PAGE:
A series of gaps on each level with 6 ducts permits natural ventilation, working the same way as double-glazed windows. The ducts cool down the air in summer, removing hot air from the building, and warm it up in winter. They also let more light in, saving on lighting costs. Systematic control of the indoor microclimate and energy-saving solutions cut the amount of energy normally needed for a building of this size by half.
But let us go over the history of the Swiss Tower, also known as "The Gherkin". The building stands on the former site of the Baltic Exchange, a company concerned with the charter and sale of ships. When an IRA bomb destroyed the building in 1992, restoration was considered, but it turned out to be impossible to restore the old building.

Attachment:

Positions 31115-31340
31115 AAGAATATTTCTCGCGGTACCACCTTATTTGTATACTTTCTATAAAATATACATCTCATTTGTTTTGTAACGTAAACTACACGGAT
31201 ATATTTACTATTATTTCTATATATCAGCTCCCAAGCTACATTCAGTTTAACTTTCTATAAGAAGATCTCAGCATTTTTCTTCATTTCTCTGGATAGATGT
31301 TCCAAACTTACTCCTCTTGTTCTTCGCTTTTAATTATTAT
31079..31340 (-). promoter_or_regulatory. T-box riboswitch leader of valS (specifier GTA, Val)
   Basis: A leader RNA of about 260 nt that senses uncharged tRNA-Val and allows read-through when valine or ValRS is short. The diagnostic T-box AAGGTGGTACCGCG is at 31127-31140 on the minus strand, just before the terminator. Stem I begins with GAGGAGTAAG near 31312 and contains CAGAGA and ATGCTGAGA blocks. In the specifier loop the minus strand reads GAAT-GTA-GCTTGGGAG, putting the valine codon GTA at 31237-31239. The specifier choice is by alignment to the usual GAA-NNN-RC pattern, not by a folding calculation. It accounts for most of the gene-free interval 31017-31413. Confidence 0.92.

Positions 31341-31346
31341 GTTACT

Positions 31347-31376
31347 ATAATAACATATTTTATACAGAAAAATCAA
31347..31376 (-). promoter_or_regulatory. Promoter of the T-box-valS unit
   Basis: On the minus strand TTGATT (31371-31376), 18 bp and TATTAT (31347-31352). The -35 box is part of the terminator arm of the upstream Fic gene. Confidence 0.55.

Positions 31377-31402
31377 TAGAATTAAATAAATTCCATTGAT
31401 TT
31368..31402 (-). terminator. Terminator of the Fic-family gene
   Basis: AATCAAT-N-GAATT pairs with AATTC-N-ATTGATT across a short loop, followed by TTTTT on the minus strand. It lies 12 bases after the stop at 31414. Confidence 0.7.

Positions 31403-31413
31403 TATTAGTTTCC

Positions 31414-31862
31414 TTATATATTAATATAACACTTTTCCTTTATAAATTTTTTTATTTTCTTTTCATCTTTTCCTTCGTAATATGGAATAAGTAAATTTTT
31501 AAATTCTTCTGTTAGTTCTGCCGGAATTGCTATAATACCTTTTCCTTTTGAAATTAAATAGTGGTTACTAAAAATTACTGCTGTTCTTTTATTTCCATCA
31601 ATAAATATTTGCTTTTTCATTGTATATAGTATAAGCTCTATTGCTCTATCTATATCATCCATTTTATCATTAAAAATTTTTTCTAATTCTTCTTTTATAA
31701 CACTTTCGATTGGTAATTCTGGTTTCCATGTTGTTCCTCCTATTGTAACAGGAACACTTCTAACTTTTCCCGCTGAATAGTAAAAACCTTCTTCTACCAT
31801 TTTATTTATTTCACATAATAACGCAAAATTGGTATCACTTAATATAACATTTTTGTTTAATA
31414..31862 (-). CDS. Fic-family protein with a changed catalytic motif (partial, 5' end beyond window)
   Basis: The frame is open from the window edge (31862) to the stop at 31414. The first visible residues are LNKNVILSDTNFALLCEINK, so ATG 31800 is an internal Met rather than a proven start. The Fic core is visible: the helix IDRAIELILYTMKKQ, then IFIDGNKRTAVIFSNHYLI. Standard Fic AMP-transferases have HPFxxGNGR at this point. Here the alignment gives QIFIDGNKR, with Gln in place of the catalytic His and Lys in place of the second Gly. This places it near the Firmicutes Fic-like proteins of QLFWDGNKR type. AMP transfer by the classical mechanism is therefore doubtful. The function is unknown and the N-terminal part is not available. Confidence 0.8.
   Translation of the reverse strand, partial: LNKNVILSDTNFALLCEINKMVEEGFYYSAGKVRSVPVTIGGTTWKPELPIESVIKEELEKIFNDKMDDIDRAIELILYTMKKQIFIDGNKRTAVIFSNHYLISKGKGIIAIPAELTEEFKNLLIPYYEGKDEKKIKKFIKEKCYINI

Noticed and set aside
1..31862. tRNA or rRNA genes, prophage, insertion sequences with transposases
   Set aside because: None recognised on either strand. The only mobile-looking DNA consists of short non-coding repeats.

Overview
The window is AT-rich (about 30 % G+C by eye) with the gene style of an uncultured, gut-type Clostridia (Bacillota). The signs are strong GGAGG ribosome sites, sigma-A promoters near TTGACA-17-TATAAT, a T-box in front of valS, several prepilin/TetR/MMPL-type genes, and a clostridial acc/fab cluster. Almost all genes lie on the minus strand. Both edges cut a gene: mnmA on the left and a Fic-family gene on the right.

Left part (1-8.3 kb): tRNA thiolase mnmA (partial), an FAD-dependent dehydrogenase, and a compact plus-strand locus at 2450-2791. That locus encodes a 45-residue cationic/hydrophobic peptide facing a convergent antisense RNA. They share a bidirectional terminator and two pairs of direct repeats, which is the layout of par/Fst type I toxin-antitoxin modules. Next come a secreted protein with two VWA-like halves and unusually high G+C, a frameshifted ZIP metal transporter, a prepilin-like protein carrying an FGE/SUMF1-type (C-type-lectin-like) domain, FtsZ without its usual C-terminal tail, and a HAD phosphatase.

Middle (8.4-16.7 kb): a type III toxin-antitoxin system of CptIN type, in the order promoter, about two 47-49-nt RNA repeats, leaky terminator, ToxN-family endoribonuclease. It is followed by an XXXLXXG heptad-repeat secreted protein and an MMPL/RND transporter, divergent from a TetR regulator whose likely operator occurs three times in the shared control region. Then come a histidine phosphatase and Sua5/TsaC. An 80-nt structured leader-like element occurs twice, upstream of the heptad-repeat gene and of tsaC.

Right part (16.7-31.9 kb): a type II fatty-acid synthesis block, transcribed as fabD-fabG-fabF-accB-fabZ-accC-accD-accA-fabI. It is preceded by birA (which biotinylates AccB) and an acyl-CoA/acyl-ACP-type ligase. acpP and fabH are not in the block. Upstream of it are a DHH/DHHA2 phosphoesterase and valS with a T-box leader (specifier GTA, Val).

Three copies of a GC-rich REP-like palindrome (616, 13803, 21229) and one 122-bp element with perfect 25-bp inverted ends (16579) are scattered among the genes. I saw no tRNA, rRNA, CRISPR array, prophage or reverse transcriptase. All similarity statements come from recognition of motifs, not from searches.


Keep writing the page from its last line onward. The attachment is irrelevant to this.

Not until 2000 did the authorities agree to permit construction of a new building.